NEW DELHI — The Indian Air Force is entering the global market to buy six additional aerostat radars for more than $400 million, a decision that avoids awarding a repeat order to Rafael of Israel.
In the next one or two months, India will float tenders to Britain’s BAE Systems, U.S. companies Lockheed Martin and Northrop Grumman, France’s Thales, Israel Aerospace Industries and Russia’s Rosoboronexport, sources said.
The Indian Ministry of Defence agreed with the Air Force that fresh bids from the global market were better than giving repeat orders to Rafael. Air Force officials were not satisfied with the maintenance of two aerostat radars Rafael supplied, sources said.
Specifically, one of the two aerostat radars supplied by Rafael in 2007 was damaged in inclement weather along the Pakistan border in 2009 and has yet to become operational.
An Indian MoD source said Rafael demanded a high price for repair of the damaged radar, annoying the MoD.
The radars were based on a 2005 contract for three radars, which was awarded on a single-vendor basis.
Rafael executives in India were unavailable for comment on the accusations.
The state-owned Defence Research and Development Organisation is developing two home-grown aerostat prototypes. The total requirement is close to 30 in the next 10 years.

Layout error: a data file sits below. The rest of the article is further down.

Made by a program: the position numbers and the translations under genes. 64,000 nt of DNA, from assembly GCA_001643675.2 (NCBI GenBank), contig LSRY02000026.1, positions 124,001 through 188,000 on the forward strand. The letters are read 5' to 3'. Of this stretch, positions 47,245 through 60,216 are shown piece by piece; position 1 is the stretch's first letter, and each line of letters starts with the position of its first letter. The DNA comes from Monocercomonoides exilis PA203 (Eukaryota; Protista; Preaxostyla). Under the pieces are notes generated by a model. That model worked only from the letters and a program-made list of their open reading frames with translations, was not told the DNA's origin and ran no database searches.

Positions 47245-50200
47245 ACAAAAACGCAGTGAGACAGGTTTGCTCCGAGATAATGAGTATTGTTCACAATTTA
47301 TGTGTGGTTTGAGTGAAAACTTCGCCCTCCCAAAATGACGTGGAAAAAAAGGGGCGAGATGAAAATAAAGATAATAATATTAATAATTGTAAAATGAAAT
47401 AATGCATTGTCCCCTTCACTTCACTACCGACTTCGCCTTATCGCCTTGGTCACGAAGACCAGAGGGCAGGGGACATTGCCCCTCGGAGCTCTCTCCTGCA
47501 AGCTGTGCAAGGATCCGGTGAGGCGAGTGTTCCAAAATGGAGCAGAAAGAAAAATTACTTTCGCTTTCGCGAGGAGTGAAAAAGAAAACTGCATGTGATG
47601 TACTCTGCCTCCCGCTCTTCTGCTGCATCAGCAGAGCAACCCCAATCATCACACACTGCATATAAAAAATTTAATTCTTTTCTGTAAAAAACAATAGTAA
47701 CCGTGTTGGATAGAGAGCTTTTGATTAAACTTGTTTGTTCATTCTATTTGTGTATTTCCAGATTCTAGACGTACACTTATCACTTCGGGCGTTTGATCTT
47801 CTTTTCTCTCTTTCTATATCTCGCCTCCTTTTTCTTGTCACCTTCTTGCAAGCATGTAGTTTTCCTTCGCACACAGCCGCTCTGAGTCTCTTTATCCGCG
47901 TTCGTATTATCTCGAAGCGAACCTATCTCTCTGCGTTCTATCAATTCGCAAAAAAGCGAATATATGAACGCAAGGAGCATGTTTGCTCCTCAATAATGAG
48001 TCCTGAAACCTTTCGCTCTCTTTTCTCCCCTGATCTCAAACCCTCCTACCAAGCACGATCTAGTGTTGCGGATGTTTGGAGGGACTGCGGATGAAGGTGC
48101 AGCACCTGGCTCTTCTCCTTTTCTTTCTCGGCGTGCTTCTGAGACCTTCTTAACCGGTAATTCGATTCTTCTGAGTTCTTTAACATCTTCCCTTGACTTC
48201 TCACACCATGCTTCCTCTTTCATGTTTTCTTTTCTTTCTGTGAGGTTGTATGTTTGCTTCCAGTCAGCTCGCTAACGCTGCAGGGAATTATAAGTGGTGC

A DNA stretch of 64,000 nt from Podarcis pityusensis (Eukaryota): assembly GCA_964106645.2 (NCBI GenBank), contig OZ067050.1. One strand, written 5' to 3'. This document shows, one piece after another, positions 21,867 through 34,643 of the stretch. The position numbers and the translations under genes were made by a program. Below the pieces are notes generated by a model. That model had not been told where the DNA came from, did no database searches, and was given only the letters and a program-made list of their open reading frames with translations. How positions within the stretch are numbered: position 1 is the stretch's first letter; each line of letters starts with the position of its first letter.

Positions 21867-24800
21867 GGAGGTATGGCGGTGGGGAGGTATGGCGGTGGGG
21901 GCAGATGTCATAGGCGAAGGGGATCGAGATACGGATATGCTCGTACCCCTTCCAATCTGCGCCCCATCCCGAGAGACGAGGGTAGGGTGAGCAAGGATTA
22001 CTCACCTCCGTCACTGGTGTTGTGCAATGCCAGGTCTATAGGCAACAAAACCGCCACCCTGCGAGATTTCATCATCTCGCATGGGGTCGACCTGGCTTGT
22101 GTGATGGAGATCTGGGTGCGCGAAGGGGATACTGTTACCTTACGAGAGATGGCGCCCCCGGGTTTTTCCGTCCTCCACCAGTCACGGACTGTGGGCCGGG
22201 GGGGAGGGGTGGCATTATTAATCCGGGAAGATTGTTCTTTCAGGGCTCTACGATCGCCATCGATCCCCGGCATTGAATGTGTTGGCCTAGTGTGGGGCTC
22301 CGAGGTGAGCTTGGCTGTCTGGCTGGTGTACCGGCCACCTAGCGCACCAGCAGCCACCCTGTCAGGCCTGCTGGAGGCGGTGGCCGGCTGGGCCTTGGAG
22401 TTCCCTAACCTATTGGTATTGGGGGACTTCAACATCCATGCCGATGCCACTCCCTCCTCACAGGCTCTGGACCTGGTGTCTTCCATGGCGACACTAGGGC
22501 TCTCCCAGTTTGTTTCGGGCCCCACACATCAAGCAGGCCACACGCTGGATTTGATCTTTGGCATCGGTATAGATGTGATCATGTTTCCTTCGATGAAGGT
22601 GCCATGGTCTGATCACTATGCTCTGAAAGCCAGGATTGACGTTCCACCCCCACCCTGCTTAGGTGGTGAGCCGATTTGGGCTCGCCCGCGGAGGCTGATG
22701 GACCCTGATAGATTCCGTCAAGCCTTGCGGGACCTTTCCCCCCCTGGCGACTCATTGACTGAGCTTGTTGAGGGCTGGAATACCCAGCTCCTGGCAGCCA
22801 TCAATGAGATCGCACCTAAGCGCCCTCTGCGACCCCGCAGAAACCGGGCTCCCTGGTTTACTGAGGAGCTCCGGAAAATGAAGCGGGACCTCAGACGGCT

Radars mounted on aerostats, or tethered balloons, provide long-range, low-altitude detection of hostile aircraft. The Air Force requires the aerostat radars, which can be raised to 15,000 feet above sea level.
The aerostat radars to be purchased will include an advanced programmable radar, electronic intelligence, communication intelligence, V/UHF radio telephone equipment and identification-friend-or-foe technology. The radars will have a coverage area of 10 to 350 kilometers and be able to pick up targets ranging from ground level to 30,000 feet.
In addition, the payload will include an air surveillance radar to detect missiles and fighter aircraft at various ranges, a surface surveillance radar and a combined surveillance radar for air and surface targets.
“Both India and Pakistan are using aerostat radars, and the need for deployment of such systems has increased further to monitor of low-flying aircraft,” defense analyst Nitin Mehta said. “Each aerostat is capable of providing a three-dimensional, low-altitude coverage equal to more than 40 ground-based radars.”
Even the Indian Navy is planning to deploy aerostat radars for surveillance along the coastal border, an Indian Navy official said.